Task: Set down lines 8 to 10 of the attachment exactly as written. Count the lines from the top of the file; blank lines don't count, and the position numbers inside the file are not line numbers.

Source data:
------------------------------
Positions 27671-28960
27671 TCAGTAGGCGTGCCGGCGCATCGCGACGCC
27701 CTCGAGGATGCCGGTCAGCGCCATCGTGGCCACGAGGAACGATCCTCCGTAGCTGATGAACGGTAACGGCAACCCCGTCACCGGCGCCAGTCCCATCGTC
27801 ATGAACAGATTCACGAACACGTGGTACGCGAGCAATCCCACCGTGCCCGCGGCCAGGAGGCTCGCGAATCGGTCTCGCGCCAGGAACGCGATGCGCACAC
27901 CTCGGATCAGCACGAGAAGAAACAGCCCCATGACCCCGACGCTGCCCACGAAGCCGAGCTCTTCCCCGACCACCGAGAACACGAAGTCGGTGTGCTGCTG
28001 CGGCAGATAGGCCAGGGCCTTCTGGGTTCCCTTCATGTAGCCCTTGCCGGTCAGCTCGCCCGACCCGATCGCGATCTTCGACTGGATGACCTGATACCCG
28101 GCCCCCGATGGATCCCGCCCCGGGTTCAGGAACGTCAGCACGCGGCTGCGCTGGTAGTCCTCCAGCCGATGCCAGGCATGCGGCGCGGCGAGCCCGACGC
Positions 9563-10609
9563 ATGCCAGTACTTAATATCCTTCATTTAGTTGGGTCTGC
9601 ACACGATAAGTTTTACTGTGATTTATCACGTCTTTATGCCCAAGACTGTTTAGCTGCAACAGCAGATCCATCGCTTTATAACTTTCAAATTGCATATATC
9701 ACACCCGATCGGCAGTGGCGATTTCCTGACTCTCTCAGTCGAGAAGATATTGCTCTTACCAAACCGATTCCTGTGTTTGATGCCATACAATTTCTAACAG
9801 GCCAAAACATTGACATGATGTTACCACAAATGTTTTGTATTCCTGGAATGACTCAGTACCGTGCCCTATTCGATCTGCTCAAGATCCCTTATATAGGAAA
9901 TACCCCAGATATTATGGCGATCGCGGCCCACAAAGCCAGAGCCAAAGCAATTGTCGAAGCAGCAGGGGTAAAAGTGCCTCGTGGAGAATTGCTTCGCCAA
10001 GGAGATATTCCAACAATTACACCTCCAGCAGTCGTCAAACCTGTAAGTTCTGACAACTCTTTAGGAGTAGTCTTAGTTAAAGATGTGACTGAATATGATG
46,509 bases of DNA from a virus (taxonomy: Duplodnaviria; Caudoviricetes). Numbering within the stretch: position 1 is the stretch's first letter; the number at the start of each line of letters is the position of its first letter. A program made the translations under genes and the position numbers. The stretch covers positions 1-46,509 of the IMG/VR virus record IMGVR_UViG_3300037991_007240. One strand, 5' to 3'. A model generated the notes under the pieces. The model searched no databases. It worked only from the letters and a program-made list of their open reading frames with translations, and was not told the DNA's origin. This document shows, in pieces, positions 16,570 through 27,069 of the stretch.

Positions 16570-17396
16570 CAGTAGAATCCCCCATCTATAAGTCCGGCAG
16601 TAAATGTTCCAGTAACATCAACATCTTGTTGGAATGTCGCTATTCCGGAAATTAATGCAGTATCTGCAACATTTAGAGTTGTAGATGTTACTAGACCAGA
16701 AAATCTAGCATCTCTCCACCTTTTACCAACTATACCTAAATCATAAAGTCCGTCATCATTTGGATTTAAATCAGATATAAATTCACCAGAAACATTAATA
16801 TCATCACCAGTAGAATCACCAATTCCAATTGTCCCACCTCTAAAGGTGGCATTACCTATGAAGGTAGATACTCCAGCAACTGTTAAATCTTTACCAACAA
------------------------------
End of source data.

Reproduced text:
Positions 9563-10609
9563 ATGCCAGTACTTAATATCCTTCATTTAGTTGGGTCTGC
9601 ACACGATAAGTTTTACTGTGATTTATCACGTCTTTATGCCCAAGACTGTTTAGCTGCAACAGCAGATCCATCGCTTTATAACTTTCAAATTGCATATATC